Introduction: Dynamic functional network connectivity (dFNC), derived from magnetic resonance imaging (fMRI), is an important technique in the search for biomarkers of brain diseases such as mild traumatic brain injury (mTBI). At the individual level, mTBI can affect cognitive functions and change personality traits. Previous research aimed at detecting significant changes in the dFNC of mTBI subjects. However, one of the main concerns in dFNC analysis is the appropriateness of methods used to correct for subject movement. In this work, we focus on the effect that rearranging movement correction at different points of the processing pipeline has in dFNC analysis utilizing mTBI data.
Methods: The sample cohort consists of 50 mTBI patients and matched healthy controls. A 5-min resting-state run was completed by each participant. Data were preprocessed using different pipeline alternatives varying with the place where motion-related variance was removed. In all pipelines, group-independent component analysis (gICA) followed by dFNC analysis was performed. Additional tests were performed varying the detection of temporal spikes, the number of gICA components, and the sliding-window size. A linear support vector machine was used to test how each pipeline affects classification accuracy.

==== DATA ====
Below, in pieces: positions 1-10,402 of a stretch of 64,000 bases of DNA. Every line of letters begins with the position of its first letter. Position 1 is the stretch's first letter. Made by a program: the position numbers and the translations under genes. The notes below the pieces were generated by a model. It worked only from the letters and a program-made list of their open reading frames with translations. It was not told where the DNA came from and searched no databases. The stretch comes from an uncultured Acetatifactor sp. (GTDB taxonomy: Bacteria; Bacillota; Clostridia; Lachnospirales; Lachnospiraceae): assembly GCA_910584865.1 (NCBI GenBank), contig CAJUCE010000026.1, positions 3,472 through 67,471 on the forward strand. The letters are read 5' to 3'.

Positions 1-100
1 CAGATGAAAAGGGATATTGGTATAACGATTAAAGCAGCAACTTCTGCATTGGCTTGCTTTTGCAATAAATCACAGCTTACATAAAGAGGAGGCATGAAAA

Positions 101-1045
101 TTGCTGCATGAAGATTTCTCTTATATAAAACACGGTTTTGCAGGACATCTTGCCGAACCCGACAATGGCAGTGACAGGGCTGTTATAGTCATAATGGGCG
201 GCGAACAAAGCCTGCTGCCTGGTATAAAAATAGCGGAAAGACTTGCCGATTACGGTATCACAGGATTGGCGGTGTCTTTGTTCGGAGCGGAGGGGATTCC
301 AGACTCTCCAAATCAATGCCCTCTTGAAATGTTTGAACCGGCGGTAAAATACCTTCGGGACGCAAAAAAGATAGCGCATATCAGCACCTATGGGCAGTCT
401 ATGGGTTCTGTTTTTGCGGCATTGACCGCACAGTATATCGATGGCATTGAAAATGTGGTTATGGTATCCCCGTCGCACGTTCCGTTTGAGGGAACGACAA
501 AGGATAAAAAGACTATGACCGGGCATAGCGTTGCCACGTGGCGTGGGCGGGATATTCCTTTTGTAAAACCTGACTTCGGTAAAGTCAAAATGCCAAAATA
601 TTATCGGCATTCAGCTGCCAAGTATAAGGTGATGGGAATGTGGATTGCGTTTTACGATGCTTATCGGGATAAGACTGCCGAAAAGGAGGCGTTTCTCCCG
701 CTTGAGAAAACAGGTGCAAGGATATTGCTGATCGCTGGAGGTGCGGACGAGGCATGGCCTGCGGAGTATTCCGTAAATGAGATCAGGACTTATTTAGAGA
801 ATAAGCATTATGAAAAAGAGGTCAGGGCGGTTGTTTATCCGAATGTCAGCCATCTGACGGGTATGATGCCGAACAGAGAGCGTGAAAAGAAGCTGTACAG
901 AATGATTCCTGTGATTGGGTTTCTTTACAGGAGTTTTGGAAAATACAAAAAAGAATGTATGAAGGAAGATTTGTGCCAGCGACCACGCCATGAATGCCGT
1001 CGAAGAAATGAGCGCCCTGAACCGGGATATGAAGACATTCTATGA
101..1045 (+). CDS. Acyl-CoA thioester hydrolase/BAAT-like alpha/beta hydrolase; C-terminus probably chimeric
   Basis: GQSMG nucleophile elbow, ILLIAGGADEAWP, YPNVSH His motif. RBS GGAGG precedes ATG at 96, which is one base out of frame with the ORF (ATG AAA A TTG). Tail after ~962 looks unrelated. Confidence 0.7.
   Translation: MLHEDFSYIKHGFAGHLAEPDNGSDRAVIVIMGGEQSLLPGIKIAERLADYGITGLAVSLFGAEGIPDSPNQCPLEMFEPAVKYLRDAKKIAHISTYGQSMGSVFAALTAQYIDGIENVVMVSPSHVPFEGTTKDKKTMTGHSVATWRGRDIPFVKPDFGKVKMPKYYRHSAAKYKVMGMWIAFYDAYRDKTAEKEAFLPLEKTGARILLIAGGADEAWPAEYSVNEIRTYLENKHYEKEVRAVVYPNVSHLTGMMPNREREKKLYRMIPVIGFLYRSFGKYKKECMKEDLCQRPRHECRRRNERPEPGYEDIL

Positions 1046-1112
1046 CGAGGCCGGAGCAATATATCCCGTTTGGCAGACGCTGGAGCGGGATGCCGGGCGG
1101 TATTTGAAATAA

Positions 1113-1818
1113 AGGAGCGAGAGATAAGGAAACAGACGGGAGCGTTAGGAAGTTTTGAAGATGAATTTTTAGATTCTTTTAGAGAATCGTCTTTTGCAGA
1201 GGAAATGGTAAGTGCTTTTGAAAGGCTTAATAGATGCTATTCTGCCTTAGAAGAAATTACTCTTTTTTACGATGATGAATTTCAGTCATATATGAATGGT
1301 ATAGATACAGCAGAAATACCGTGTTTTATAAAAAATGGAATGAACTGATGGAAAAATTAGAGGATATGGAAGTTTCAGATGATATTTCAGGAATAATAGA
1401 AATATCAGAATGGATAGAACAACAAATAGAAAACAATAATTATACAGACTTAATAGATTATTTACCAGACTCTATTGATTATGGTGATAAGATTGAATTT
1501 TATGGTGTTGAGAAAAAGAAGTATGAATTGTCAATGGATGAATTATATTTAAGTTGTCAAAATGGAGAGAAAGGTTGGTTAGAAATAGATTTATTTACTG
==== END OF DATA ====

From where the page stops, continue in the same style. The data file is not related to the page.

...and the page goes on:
Results: Results suggest that correction for motion variance before spatial smoothing, but leaving correction for spiky time courses after gICA produced the best mean classification performance. The number of gICA components and the sliding-window size were also important in determining classification performance. Variance in spikes correction affected some pipelines more than others with fewer significant differences than the other parameters.
Conclusion: The sequence of preprocessing steps motion regression, smoothing, gICA, and despiking produced data most suitable for differentiating mTBI from healthy subjects. However, the selection of optimal preprocessing parameters strongly affected the final results.
Keywords: dynamic functional network connectivity; functional MRI; independent component analysis; traumatic brain injury.